Key Steps Before Returning To Office Life
Employee feedback plays a vital role in any return-to-work plan. The first thing leaders need to do – before any transition plan is communicated to the staff – is to gather employee feedback via a short, targeted survey. This provides the critical data needed to help inform a successful plan.
Think of the return-to-work transition plan in three phases:
- Planning input: Human resources, a tiger team, or a combination of both develop a plan to return to the workplace.
- Post-decision: Make sure your plan is clear and is without missing spots before you begin to execute.
- Post-return: Assess the transition, how it went, where there are hotspots, and what went well.
From the start, it’s important to capture employee feedback while you are formulating your plan. There are two critical factors to consider:
- Who is at risk? Know how many of your employees are at a higher risk of serious complications from COVID. Also, be aware of how many employees are caregivers for people who have complications for COVID. Employees that are immunocompromised or have breathing challenges are in a higher risk category.
- Who has childcare challenges? Childcare is one of the biggest pressure points we’ve seen. Employees who are caregivers to school-aged children, particularly in the 5- to 10-year-old range, require a lot of time and attention. Schools, camps and other care settings are probably not an option.
Focus your attention on three key topics as you begin your transition:
- Productivity: Are people going to be more productive as they come into the office?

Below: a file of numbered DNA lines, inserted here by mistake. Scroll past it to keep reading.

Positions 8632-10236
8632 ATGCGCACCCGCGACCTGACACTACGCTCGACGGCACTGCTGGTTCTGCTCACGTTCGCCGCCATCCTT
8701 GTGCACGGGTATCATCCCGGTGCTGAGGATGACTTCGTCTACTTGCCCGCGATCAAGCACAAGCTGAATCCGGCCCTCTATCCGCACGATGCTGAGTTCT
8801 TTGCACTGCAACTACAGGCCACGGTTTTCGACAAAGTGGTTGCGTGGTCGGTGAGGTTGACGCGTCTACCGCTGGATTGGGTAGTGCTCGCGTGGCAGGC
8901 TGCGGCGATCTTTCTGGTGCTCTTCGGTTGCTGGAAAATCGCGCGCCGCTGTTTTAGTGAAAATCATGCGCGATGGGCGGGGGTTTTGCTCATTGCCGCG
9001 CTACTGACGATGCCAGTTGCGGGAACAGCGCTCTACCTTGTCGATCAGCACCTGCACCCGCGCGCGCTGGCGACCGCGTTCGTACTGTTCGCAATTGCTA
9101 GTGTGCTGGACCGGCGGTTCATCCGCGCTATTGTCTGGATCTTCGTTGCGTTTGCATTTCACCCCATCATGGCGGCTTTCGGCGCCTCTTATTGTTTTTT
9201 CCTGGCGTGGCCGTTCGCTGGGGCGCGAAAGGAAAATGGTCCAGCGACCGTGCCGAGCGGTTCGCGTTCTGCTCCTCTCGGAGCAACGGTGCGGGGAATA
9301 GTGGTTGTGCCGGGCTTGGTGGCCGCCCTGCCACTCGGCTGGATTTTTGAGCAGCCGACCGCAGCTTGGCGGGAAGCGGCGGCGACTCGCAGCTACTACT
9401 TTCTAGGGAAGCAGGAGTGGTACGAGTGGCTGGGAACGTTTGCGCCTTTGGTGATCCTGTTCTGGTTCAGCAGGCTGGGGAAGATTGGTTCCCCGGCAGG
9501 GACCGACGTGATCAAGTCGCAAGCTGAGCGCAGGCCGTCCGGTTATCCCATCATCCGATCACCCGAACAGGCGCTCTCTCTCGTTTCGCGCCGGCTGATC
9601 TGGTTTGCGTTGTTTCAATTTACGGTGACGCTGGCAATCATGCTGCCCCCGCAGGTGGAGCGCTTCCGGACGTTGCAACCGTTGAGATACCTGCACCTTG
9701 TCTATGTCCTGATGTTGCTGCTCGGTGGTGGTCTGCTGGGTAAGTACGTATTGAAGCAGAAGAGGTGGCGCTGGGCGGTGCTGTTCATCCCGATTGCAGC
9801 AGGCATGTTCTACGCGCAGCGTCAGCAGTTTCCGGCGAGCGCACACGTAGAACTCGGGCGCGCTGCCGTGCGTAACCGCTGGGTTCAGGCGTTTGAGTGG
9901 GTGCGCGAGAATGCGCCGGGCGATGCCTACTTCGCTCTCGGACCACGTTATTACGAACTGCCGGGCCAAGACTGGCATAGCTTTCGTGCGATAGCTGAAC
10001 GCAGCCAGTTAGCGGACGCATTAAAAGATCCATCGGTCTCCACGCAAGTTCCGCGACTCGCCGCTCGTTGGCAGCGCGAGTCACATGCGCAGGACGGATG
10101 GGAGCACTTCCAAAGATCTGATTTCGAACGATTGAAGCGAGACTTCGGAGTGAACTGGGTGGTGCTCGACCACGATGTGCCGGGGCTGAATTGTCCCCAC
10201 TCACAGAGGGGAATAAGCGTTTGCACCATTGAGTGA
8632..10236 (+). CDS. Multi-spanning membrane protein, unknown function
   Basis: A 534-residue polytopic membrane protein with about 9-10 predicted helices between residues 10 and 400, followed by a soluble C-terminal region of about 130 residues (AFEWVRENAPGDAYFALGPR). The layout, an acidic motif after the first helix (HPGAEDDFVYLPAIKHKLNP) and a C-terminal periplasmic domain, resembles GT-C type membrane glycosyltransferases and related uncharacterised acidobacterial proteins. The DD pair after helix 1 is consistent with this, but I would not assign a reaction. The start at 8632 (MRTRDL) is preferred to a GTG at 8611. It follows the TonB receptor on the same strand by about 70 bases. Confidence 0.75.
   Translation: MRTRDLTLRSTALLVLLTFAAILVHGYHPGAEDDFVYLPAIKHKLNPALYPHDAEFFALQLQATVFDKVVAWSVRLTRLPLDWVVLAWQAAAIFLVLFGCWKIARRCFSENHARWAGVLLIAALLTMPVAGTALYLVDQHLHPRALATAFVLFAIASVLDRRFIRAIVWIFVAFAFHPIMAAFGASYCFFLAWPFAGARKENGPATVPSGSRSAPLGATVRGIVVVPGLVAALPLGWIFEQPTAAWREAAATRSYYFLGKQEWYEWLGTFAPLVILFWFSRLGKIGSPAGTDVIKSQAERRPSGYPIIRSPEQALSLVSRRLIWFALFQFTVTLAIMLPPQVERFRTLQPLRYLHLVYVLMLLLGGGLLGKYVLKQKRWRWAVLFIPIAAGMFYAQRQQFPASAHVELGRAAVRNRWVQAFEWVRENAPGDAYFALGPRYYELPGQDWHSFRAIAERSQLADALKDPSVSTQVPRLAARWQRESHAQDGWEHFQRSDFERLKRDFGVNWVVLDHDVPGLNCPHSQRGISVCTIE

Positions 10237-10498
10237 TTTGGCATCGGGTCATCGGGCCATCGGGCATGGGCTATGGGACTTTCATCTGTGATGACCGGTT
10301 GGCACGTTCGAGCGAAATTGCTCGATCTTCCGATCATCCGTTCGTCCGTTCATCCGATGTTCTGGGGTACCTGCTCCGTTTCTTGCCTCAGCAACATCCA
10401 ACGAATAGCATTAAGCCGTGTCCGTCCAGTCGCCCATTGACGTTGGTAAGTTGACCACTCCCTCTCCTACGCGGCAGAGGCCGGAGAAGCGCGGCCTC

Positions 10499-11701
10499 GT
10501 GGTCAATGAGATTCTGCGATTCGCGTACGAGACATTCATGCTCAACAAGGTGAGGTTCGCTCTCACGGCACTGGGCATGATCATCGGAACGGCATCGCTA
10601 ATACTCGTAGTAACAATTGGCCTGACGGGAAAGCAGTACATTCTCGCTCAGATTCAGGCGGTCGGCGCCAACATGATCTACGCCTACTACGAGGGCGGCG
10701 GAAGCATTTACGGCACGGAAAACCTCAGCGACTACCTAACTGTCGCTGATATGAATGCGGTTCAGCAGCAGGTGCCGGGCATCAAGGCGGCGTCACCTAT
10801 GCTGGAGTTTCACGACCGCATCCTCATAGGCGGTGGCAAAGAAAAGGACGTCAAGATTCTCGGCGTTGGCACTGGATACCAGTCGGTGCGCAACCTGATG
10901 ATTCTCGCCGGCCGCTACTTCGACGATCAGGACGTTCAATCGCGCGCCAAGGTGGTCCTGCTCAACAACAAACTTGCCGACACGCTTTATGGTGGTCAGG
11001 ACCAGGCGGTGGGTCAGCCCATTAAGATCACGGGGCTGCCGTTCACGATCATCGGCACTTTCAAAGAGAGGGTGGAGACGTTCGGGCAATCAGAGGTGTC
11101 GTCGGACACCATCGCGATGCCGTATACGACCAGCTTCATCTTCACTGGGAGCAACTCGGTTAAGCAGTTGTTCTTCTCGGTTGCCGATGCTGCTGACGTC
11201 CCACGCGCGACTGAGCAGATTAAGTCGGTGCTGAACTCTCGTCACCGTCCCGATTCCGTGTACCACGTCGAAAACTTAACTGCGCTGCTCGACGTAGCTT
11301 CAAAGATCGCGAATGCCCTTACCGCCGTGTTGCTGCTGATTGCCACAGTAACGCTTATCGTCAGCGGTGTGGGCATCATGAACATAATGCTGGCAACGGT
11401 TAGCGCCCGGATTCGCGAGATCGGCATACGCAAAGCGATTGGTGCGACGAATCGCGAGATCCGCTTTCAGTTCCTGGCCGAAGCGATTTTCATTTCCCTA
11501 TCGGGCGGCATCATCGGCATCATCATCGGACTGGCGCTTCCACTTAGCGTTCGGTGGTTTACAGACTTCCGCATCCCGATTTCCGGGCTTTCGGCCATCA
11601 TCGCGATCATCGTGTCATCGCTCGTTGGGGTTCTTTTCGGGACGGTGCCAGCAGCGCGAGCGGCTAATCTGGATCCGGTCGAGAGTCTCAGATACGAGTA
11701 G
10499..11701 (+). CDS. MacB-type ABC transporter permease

- Emotions: What emotions are people feeling? These can range from fear to excitement.
- Logistics: What are the who, what, and how logistics of returning to the workplace.
If employees are fearful of contracting COVID, the way they perceive the workplace is going to be different than others. There’s a very good chance this will create drama throughout your organization. But if you can get out ahead of that, you can really save yourself a headache and also be more productive when you’re making this transition.
Lastly, this is the new reality. Be deliberate. Be thoughtful. Make your employees feel like they’re part of the planning process and that their input matters. And after you’ve communicated the plan and started the rollout, continue to collect their feedback so they feel valued and heard. This is extremely important. Because if you don’t put a lot of thought into it, your business will suffer a significant impact.
Doug Claffey is founder of Energage, a Philadelphia-based research and consulting firm that surveyed more than 2 million employees at more than 7,000 organizations in 2019. Energage is The Washington Post’s research partner for Top Workplaces.
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